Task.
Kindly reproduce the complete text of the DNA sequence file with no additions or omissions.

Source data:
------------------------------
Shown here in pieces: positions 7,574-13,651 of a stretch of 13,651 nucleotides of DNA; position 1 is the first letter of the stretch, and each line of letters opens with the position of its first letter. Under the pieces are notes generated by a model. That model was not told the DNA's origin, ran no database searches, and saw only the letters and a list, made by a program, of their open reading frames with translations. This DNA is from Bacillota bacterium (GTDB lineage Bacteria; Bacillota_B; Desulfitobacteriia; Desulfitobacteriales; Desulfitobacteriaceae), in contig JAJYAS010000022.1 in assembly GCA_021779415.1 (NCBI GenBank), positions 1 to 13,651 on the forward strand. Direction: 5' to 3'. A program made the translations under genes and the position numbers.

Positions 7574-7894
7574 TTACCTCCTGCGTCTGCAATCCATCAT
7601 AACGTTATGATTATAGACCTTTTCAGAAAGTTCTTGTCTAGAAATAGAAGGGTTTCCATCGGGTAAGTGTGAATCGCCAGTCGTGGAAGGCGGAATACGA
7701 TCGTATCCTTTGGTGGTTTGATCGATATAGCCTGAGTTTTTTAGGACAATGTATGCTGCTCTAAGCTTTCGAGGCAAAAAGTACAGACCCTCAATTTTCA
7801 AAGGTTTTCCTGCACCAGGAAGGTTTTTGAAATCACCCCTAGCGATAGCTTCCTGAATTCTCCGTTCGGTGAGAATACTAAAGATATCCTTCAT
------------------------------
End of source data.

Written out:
Shown here in pieces: positions 7,574-13,651 of a stretch of 13,651 nucleotides of DNA; position 1 is the first letter of the stretch, and each line of letters opens with the position of its first letter. Under the pieces are notes generated by a model. That model was not told the DNA's origin, ran no database searches, and saw only the letters and a list, made by a program, of their open reading frames with translations. This DNA is from Bacillota bacterium (GTDB lineage Bacteria; Bacillota_B; Desulfitobacteriia; Desulfitobacteriales; Desulfitobacteriaceae), in contig JAJYAS010000022.1 in assembly GCA_021779415.1 (NCBI GenBank), positions 1 to 13,651 on the forward strand. Direction: 5' to 3'. A program made the translations under genes and the position numbers.

Positions 7574-7894
7574 TTACCTCCTGCGTCTGCAATCCATCAT
7601 AACGTTATGATTATAGACCTTTTCAGAAAGTTCTTGTCTAGAAATAGAAGGGTTTCCATCGGGTAAGTGTGAATCGCCAGTCGTGGAAGGCGGAATACGA
7701 TCGTATCCTTTGGTGGTTTGATCGATATAGCCTGAGTTTTTTAGGACAATGTATGCTGCTCTAAGCTTTCGAGGCAAAAAGTACAGACCCTCAATTTTCA
7801 AAGGTTTTCCTGCACCAGGAAGGTTTTTGAAATCACCCCTAGCGATAGCTTCCTGAATTCTCCGTTCGGTGAGAATACTAAAGATATCCTTCAT